Years of legal wrangling over the conditions in Detroit public schools between the state and Detroit students has come to an end with a historic settlement of the lawsuit.
“I’m very pleased that there will be action taken. It’s been a long time coming.” — Dr. Elizabeth Moje, University of Michigan School of Education.
The settlement calls for almost $95 million in funding for future literacy education, the creation of two task forces to oversee the quality of education for Detroit students, and the seven plaintiffs in the case will share a $280,000 dollar payout.
The lawsuit has been widely known as the “right to read” or “right to literacy” lawsuit, because it claimed the state has a constitutional obligation to provide students with a basic education. Plaintiffs said the state failed to do so for years as school buildings crumbled and student achievement suffered under state control.
Listen: University of Michigan Dean of Education Dr. Elizabeth Moje reacts to the “right to literacy” settlement.
Dr. Elizabeth Moje is dean of the University of Michigan’s School of Education.
She has been heavily involved with the “right to literacy” lawsuit from the beginning, and drew from her own research and observations while working with Detroit Public Schools classrooms. She says while this settlement does not amount to the numbers needed to completely restore the deficits in the Detroit school system, she’s happy to see progress made.
“This is years of a lack of attention to children’s learning that has to be made up, it’s a really expensive endeavor to educate children in normal conditions, it costs a lot” says Moje.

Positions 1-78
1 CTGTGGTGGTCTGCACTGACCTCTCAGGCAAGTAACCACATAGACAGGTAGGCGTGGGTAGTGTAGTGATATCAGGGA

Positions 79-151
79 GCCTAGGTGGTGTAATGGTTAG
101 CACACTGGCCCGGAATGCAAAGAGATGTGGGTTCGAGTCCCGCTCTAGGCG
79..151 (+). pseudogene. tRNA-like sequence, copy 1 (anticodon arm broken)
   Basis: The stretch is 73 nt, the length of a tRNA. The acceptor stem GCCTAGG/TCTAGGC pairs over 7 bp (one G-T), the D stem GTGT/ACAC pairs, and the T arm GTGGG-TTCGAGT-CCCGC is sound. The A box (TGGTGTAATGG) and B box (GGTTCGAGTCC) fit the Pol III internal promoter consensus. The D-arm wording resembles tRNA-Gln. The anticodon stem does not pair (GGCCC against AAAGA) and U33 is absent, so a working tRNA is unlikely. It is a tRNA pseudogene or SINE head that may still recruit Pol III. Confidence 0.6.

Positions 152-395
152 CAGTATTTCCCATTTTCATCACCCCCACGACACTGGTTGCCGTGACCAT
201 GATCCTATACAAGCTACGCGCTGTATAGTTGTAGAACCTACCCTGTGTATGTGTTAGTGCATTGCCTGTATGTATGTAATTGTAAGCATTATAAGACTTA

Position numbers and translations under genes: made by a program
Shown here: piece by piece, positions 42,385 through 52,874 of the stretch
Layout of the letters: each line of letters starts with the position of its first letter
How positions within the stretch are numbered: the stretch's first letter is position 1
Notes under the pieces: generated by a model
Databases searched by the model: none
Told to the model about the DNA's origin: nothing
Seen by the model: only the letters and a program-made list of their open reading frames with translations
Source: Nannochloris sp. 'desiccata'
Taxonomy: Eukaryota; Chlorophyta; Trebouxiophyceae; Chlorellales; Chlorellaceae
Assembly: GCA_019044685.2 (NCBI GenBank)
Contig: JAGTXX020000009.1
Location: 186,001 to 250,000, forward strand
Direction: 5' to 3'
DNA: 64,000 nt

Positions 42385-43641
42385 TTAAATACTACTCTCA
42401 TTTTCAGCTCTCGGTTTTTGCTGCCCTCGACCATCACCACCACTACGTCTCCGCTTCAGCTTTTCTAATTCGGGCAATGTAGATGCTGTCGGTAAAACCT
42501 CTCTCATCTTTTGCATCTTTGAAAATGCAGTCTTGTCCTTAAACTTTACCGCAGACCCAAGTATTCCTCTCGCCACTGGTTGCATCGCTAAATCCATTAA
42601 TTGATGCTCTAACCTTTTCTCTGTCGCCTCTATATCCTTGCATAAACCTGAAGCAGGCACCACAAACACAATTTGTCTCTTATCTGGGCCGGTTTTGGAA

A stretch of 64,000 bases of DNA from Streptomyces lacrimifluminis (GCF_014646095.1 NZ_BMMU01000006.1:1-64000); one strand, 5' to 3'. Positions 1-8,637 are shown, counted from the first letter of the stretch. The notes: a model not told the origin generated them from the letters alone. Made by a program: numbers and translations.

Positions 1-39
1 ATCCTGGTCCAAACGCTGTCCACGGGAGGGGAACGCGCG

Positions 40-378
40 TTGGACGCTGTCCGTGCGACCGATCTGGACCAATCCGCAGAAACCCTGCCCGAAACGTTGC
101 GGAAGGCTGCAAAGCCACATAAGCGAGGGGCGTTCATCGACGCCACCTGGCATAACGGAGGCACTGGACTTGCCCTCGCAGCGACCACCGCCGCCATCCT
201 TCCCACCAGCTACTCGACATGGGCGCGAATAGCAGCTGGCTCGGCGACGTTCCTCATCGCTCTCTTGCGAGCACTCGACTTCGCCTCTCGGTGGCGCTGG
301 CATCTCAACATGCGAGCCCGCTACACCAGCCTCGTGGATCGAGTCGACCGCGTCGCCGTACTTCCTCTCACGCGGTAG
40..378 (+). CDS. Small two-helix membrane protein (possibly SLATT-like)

“There are school districts and communities with economic challenges [struggling] to keep up. More funding matters.”
Moje describes the importance of the state formally recognizing Michigan public school students’ right to a basic education, and how the core of that education revolves around literacy. Students who are not sufficiently literate by the third grade experience a snowballing effect of difficulty with keeping up with the schools’ curriculum.
“I’m pleased with the attention to books, it’s difficult to learn to read without actual reading material and that’s something that we documented was absent. Now the question is how do we put this into action?” Says Moje.
Because the current COVID-19 pandemic, Moje expresses concern about the struggling state budget, which was already worn thin.
“We know there are school districts and communities with economic challenges and as those districts struggle to keep up, the expense gets greater so we need to inject more funding into those settings. More funding matters” says Moje.